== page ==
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Defending the Digital Human Network

Cyber warfighting success means examining wetware.
The vastly complex and subtle digital human network that spans civilian and military populations must be defended as rigorously as computer networks.  Shutterstock/Pop Tika

The vastly complex and subtle digital human network that spans civilian and military populations must be defended as rigorously as computer networks. Shutterstock/Pop Tika

2nd Place in The Cyber Edge 2021 Writing Contest

The United States stands on the cusp of a future defined by great power competitions that will undoubtedly be characterized by broad, deep and subtle cyber warfare strategies and tactics. The nation must make a deliberate decision to defend the digital human attack surface effectively by blurring traditional battle lines and creating a combined homeland and external battlespace.

A cyber Cold War that dominates modern reality is being fought every day, both abroad and on U.S. soil, purposely kept below the threshold of armed conflict. As both the civilian and military worlds become increasingly software-defined, they are continuously challenged to keep up with new emerging battlefronts. The future of cyber warfighting may well be, for the most part, to subsume all other warfighting domains. And because the cyber domain knows no borders or boundaries, future military doctrine and jurisdictional boundaries must evolve and converge to provide a holistic and coordinated strategy to stay competitive with threats.

The United States must come to terms with this new reality. Near-peer adversaries recognize that a continuous military, economic and societal low-and-slow skirmish fought in the cyber domain will span across a digital human network of military assets as well as the military and civilian population. It also can be as devastating as armed conflicts while not incurring immense costs and political or societal damages.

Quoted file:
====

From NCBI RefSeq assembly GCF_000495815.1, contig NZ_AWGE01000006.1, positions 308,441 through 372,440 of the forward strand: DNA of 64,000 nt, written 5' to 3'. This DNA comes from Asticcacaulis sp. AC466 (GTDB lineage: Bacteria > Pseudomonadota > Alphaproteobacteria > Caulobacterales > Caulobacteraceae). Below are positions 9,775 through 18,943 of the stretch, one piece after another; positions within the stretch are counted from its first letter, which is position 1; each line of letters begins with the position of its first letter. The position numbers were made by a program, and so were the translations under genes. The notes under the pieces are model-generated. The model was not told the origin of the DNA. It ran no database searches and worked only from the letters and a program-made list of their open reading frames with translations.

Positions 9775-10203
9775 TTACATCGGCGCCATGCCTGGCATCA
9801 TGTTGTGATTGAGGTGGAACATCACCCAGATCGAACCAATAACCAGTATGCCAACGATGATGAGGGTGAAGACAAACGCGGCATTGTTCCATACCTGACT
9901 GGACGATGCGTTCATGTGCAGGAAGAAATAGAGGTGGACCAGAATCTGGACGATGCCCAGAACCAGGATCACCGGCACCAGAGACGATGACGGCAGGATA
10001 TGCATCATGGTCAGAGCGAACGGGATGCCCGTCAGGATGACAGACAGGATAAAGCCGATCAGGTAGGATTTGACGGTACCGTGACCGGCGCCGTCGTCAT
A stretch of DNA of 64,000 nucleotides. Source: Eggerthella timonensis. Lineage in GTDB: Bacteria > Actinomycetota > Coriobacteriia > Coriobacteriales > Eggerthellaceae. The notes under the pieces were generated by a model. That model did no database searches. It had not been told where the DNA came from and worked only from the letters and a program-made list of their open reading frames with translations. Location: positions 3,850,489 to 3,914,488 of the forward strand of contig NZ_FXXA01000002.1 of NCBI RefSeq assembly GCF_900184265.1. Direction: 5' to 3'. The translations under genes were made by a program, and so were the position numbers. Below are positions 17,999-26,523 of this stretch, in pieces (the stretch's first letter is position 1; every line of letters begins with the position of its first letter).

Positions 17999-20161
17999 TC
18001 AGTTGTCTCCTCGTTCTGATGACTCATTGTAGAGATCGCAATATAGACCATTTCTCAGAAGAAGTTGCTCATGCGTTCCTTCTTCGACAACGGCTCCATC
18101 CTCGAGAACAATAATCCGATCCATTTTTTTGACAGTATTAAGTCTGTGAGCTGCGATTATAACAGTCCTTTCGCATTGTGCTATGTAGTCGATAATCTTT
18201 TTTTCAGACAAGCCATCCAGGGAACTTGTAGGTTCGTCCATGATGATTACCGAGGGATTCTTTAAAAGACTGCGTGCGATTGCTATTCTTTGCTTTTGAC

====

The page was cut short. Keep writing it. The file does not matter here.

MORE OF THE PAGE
It is interesting to consider that this version of warfare is reminiscent of the tale told in the Cold War-era Star Trek episode “A Taste of Armageddon.” In the television show, two hostile civilizations resign themselves to the reality that conflict cannot be avoided. They decided that computer-simulated warfare was the best way to preserve their mutual societies to prevent the destruction conventional warfare entails.

While the United States and its adversaries have not come to a spoken agreement as described in the episode, science fiction writers often have the gift of foresight. Trends that move away from large-scale armed conflict in favor of cyber warfare seem to be aligning with this prediction.

The challenges of this new cyber warfare landscape are compounded by near-peer adversaries’ ability to pull the levers of autocratic governance to ensure their defense industrial base is fully accessible to, and falls in line with, their cyber warfare strategies and tactics. Unlike in the United States, where private companies’ profit and intellectual property concerns are paramount, adversaries are not impeded by these barriers. They have free reign to utilize all available resources to expand their cyber warfare capabilities.

Additionally, civilian populations in enemy countries can be more resilient to the effects of foreign influence and misinformation campaigns because of cultural and political controls. The U.S. military and government do not—and should not—have any of these options available, but while this affords the United States cherished freedoms, it is a potential factor contributing to asymmetric capabilities of autocratic adversaries.

If cyber warfighting indeed becomes the primary conflict domain, staying competitive with adversaries who benefit from the somewhat ironic agility of autocratic governance will require a reconsideration of how U.S. offensive and defensive capabilities are structured. In addition, the blurring and erasure of the rigid jurisdictional boundaries between battle lines and homeland versus external defense—as the new Joint Warfighting Concept likely reflects—must be considered.

As military assets become increasingly data- and software-driven, cyber attacks will continue to be more effective and insidious and less risky and expensive than kinetic battles.

The complexity of warfighting software also is rapidly growing. Modern architectures composed of a web of microservices spanning multiple public clouds and on-premises or edge locations can be more secure than legacy applications. However, this increased complexity is ripe for inserting mistakes, misconfigurations or intentional actions by insider threats. These can hide within the exquisite architectures that are only understandable by a precious few.